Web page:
When Americans think about Italian food, what do they think of? Likely it's a pasta dish with tomato sauce.
But that is only one kind of Italian food. Italian cuisine is as different as New England fish and chips are from Cajun jambalaya. When dining in Italy, or even just your local trattoria, here are a few things to know. It’s hard to paint with broad fork strokes, but here goes!
Every region boasts its own traditions so a few distinctions emerge, particularly between northern and southern diets. Generally speaking, since northern Italy borders other nations, you can see the influence of its neighbors there (France, Germany and Switzerland) whereas in the south, bound only by the sea, you will find Mediterranean influences from Spain and Greece.
As in America, the differing climate and geography of Italy holds the key to both culinary and cultural differences. Because northern Italy is cooler with a shorter growing season, tomatoes are not their focus, so northern Italian sauces are based on cheese and butter. Think gnocchi and the irreplaceable Parmesan cheese.
Travel to the sun-drenched south with its warmer, drier climate, where staples like garlic, olives and tomatoes are grown in abundance. There in the south, sauces are tomato based with lots of vegetables. For example, Pasta alla Norma.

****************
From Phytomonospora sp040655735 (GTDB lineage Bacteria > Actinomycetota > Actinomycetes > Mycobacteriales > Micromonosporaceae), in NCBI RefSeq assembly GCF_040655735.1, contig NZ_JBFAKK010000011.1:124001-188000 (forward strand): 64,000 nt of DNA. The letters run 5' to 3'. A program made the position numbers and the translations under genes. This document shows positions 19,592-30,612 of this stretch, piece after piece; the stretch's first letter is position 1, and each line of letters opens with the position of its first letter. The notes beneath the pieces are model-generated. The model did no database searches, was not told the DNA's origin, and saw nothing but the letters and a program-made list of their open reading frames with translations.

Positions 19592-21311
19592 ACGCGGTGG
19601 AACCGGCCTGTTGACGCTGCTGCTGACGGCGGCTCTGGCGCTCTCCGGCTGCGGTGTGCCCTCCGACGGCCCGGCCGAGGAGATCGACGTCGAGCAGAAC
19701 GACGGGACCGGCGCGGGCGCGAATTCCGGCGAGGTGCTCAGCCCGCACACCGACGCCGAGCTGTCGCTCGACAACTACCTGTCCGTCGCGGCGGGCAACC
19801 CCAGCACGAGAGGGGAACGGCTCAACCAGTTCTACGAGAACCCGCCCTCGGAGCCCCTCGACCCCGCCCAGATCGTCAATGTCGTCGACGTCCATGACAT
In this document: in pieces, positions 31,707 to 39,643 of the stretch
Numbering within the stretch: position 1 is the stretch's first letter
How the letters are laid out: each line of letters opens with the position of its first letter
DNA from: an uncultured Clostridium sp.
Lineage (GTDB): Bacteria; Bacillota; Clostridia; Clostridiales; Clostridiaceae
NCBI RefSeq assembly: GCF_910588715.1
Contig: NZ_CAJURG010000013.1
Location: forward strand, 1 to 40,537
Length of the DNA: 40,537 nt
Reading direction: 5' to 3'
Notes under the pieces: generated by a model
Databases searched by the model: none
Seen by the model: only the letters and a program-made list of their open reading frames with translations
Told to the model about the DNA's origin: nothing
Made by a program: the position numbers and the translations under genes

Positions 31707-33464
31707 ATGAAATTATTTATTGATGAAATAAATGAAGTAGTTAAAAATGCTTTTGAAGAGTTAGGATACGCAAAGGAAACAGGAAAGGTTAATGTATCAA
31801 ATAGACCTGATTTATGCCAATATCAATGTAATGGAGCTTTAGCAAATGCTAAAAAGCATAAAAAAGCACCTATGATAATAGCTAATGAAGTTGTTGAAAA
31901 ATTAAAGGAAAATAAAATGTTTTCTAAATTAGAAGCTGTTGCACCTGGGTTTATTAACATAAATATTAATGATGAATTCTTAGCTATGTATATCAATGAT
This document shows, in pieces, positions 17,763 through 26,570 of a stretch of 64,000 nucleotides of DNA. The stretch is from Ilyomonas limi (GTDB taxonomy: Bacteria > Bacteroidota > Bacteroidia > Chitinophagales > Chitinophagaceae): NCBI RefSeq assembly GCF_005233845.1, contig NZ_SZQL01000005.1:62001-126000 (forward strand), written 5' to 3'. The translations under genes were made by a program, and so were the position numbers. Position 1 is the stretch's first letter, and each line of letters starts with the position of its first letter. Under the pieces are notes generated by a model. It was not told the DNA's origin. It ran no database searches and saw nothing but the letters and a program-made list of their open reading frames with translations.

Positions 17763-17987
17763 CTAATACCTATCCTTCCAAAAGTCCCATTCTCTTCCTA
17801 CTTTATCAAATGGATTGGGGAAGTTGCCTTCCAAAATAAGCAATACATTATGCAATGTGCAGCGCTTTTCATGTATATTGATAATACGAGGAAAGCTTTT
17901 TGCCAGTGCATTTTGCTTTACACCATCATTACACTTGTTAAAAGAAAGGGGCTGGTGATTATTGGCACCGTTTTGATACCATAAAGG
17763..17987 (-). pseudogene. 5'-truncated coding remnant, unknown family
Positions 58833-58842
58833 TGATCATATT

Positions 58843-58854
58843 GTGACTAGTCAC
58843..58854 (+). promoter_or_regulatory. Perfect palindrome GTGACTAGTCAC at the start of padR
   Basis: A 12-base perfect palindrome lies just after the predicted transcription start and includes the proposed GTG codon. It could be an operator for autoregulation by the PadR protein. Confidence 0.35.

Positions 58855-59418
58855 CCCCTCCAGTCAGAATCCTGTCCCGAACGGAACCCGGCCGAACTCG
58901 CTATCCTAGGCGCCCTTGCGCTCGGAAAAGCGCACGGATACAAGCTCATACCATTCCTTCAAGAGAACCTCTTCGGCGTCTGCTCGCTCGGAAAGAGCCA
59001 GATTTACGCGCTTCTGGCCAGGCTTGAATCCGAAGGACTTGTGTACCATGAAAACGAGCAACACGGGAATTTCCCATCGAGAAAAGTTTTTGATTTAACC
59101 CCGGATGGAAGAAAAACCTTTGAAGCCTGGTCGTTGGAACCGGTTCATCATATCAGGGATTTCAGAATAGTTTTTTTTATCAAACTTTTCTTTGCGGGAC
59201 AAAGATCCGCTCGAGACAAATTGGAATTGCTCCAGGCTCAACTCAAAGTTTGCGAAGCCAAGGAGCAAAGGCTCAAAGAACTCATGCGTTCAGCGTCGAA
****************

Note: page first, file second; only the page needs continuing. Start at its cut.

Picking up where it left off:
Meats also vary from north to south. Up north in Alto Adige you'll find the famed "speck" – cured, lightly smoked ham, sliced thin. Making your way down to Tuscany, you’ll find the famous Bistecca alla Fiorentina, Florentine t-bone steak served with extra virgin olive oil and salt.
As for the south, spice plays an important role. One of the most beloved meats traditional of Calabria is 'nduja - a spicy, spreadable pork sausage Also, southern Italy is almost entirely maritime, so seafood features far more prominently there than in the north. Think anchovies, octopus and shrimp.
Regional pastas hold distinctions too. Busiate in Sicily, orecchiette in Puglia, mezzi paccheri in Campania, tagliatelle in Emilia Romagna, triofie in Liguria.
Venture further up north, and pasta itself becomesless important. You’ll find pizzoccheri, for example, in Lombardia but most of northern Italy offers other grains like risotto and polenta.
And at last for dessert, don’t forget about Italian favorites! Biscotti, babà rum and cannolis, with a cup of thick espresso or an after dinner liquor, all of which are common to all regions. Maybe your family only went to the local pizza joint, but with a little knowledge of Italy’s geography and culture, you can experience the whole gamut of wonderful Italian foods without traveling too far.